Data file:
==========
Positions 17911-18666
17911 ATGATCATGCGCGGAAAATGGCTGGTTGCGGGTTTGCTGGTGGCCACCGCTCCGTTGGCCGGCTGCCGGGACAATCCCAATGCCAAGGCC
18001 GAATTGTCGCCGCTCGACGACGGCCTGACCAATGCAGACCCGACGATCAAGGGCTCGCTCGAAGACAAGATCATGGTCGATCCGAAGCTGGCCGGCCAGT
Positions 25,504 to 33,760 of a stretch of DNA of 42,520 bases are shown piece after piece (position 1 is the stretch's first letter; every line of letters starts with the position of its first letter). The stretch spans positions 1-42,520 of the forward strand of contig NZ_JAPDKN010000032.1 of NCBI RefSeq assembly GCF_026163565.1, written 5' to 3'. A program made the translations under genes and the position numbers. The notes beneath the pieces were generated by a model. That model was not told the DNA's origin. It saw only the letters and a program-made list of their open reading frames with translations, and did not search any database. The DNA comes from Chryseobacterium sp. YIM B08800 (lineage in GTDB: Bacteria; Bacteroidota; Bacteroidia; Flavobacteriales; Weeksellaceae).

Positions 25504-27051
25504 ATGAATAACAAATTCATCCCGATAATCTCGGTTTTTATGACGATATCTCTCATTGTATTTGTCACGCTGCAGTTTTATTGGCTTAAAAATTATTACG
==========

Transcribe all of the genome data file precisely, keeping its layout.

Positions 17911-18666
17911 ATGATCATGCGCGGAAAATGGCTGGTTGCGGGTTTGCTGGTGGCCACCGCTCCGTTGGCCGGCTGCCGGGACAATCCCAATGCCAAGGCC
18001 GAATTGTCGCCGCTCGACGACGGCCTGACCAATGCAGACCCGACGATCAAGGGCTCGCTCGAAGACAAGATCATGGTCGATCCGAAGCTGGCCGGCCAGT
Positions 25,504 to 33,760 of a stretch of DNA of 42,520 bases are shown piece after piece (position 1 is the stretch's first letter; every line of letters starts with the position of its first letter). The stretch spans positions 1-42,520 of the forward strand of contig NZ_JAPDKN010000032.1 of NCBI RefSeq assembly GCF_026163565.1, written 5' to 3'. A program made the translations under genes and the position numbers. The notes beneath the pieces were generated by a model. That model was not told the DNA's origin. It saw only the letters and a program-made list of their open reading frames with translations, and did not search any database. The DNA comes from Chryseobacterium sp. YIM B08800 (lineage in GTDB: Bacteria; Bacteroidota; Bacteroidia; Flavobacteriales; Weeksellaceae).

Positions 25504-27051
25504 ATGAATAACAAATTCATCCCGATAATCTCGGTTTTTATGACGATATCTCTCATTGTATTTGTCACGCTGCAGTTTTATTGGCTTAAAAATTATTACG